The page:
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Tulsa Police Department Chief Wendell Franklin during a June 30 press conference regarding the murder of Sgt. Craig Johnson and attempted murder of officer Aurash Zarkeshan. 

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Mayor G.T. Bynum

Things were moving along smoothly in Tulsa in early 2020 until they weren’t. On March 16, state and local health department officials confirmed three cases of COVID-19 in Tulsa County. 

Mayor G.T. Bynum responded by issuing a civil emergency declaration. No large gatherings, all major attractions closed. Twenty-four hours later bars, restaurants and other non-essential businesses were shut down, and City and County leaders had a major crisis on their hands. 

Bynum, Tulsa County Commissioner Karen Keith and Bruce Dart, Tulsa County Health Department executive director, each stood at the press conference lectern daily to provide updated information and take actions backed by data and science to try to locally combat the worst pandemic in a century, including approving a mask mandate in July and then pushing for surrounding cities’ mayors to do the same. 

“We pretty quickly established a team for communicating the local response to this pandemic among the three of us,” Bynum says. “Bruce is the technical expert, Karen has the best feel for what people are thinking, and I’ve found myself as the person in the best position to act on what we as a team have determined is the proper course. Our laws for civil emergencies give the mayor significant authority to act to protect lives, and I have been very thankful that I could walk through different ideas with them before we moved forward.”

In January, Bynum announced the appointment of Wendell Franklin as chief of police after telling the internal review panel, “This guy is a once-in-a-generation talent.”

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Tulsa County Health Department Executive Director Bruce Dart

Franklin started the job in February and barely had time to get his office decorated before the pandemic hit, and that was only the beginning. 

“Several times I’ve looked back at the photo taken when Mayor Bynum announced my appointment and I shake my head,” Franklin says. “I knew how big the job was then and had real fear about assuming the role. I had no idea what was coming. I think about how comfortable I was in my career prior to February and how I’d always told my sons uncomfortable circumstances build perseverance. I’m now practicing my words.”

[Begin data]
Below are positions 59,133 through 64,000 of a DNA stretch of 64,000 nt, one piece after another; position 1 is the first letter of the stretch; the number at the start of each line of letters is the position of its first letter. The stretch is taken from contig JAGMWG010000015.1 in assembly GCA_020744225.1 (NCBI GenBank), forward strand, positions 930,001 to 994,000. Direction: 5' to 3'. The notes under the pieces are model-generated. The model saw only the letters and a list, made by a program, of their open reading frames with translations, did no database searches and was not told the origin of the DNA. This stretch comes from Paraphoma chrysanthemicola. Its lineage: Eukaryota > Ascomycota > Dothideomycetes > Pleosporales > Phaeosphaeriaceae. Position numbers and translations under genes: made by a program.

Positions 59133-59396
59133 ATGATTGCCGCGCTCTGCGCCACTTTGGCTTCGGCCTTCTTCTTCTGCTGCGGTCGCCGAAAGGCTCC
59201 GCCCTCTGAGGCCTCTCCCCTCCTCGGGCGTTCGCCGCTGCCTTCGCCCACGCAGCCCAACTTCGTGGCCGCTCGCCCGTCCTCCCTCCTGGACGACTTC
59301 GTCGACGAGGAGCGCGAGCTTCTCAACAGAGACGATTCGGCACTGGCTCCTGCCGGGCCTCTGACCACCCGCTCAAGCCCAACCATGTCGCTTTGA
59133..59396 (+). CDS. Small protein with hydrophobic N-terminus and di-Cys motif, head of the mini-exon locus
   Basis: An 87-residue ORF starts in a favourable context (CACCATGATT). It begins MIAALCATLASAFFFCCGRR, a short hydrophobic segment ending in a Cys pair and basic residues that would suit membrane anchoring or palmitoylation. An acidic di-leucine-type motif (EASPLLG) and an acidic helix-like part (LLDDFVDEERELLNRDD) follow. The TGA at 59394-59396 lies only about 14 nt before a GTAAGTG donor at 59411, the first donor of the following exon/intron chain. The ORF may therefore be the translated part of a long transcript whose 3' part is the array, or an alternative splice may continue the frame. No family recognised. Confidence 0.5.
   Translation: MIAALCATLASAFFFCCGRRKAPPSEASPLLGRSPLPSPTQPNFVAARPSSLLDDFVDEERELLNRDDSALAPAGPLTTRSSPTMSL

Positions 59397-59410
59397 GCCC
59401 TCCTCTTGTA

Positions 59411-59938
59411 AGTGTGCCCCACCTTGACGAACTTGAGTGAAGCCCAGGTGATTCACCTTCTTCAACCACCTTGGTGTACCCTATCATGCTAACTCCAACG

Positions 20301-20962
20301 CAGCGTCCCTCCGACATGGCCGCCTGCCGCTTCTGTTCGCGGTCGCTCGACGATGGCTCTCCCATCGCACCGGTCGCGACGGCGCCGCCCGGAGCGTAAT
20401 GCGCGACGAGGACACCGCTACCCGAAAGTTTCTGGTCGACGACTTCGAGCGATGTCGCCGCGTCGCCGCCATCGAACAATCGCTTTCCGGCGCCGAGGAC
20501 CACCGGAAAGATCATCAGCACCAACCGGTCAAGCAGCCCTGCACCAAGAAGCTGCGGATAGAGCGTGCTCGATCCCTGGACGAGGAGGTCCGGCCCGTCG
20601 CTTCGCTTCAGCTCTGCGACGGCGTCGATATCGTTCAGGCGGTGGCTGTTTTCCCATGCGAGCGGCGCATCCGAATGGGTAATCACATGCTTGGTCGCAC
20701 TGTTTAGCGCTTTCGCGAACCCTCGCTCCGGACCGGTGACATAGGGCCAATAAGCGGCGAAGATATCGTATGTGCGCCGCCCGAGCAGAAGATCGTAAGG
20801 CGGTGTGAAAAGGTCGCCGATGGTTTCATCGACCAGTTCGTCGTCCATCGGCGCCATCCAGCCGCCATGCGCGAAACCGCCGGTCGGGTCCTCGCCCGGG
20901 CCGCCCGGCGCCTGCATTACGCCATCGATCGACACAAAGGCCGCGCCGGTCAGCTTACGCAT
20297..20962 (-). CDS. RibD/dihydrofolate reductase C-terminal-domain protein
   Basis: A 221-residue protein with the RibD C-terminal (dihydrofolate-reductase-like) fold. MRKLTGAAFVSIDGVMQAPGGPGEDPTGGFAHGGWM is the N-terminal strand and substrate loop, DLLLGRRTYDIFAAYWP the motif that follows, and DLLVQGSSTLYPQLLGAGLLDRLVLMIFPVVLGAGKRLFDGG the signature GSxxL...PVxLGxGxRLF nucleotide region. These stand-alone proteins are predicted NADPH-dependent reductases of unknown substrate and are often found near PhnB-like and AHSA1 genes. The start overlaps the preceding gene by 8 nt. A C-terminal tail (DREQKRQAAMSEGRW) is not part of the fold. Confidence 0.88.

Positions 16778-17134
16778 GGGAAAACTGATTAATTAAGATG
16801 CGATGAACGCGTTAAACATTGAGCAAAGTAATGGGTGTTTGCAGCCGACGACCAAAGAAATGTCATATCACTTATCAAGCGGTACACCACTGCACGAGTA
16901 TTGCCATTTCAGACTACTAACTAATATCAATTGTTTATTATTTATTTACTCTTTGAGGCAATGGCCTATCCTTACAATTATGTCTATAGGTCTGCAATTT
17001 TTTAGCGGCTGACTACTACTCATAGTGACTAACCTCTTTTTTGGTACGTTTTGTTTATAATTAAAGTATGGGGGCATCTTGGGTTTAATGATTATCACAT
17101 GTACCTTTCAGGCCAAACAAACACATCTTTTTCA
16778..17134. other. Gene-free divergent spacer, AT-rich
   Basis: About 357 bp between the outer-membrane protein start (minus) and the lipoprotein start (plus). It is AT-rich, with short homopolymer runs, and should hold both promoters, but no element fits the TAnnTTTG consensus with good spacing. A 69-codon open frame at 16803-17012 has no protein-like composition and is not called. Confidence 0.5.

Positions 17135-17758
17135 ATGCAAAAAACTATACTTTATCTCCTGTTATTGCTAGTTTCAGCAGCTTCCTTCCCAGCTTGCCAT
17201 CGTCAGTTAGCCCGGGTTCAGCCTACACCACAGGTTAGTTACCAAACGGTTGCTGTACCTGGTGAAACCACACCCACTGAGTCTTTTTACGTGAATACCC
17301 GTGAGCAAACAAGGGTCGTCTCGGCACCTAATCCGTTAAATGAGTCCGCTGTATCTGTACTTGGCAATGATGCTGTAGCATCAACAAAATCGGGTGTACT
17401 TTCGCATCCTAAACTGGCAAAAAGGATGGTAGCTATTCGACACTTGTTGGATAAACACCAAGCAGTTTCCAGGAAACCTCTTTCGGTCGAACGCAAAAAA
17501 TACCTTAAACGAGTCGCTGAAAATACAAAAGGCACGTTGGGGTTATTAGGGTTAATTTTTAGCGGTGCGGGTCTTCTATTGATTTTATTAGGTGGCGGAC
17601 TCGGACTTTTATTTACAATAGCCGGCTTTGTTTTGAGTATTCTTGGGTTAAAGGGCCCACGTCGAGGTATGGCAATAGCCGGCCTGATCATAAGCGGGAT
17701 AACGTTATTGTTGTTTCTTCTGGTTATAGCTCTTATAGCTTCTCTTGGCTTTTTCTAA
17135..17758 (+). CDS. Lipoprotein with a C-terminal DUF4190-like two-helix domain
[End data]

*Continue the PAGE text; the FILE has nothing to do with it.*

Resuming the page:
On top of the pandemic response, Franklin led the department through unprecedented challenges all year.

“There were mass retirements due to pension adjustments, followed by the tragic conclusion to the Miracle and Tony Crook investigation (the toddlers drowned in Mingo Creek on May 29), then budget reductions due to COVID-19,” says the 23-year TPD veteran and first Black chief. “Then we moved into protests and civil unrest, a presidential visit, the murder of Sgt. Craig Johnson and the attempted murder of officer Aurash Zarkeshan, the McGirt Decision (a U.S. Supreme Court ruling that most of eastern Oklahoma, including Tulsa, remains tribal land), enforcement of emergency orders, and the (COVID-19) deaths of officer Jerad Lindsay and 911 dispatcher Joey Phillips.

“Many other notable events occurred, but TPD officers have handled everything thrown their direction in stride and did not flinch.”

Bynum says Franklin has “proven what a remarkable leader he is in 2020.”

“He has done an incredible job in just his first year,” Bynum says. “My big takeaways seeing him up close through so many challenges this year are that he is unfailingly calm amid crises, and he is one of the deepest thinkers you’ll ever meet.”


Shoutout to the City of Tulsa’s communications team led by Director of Communications Michelle Brooks. The eight-person team disseminated an enormous amount of information, organized and ran daily press conferences, and responded to nonstop media requests throughout the year to help keep residents informed.

 

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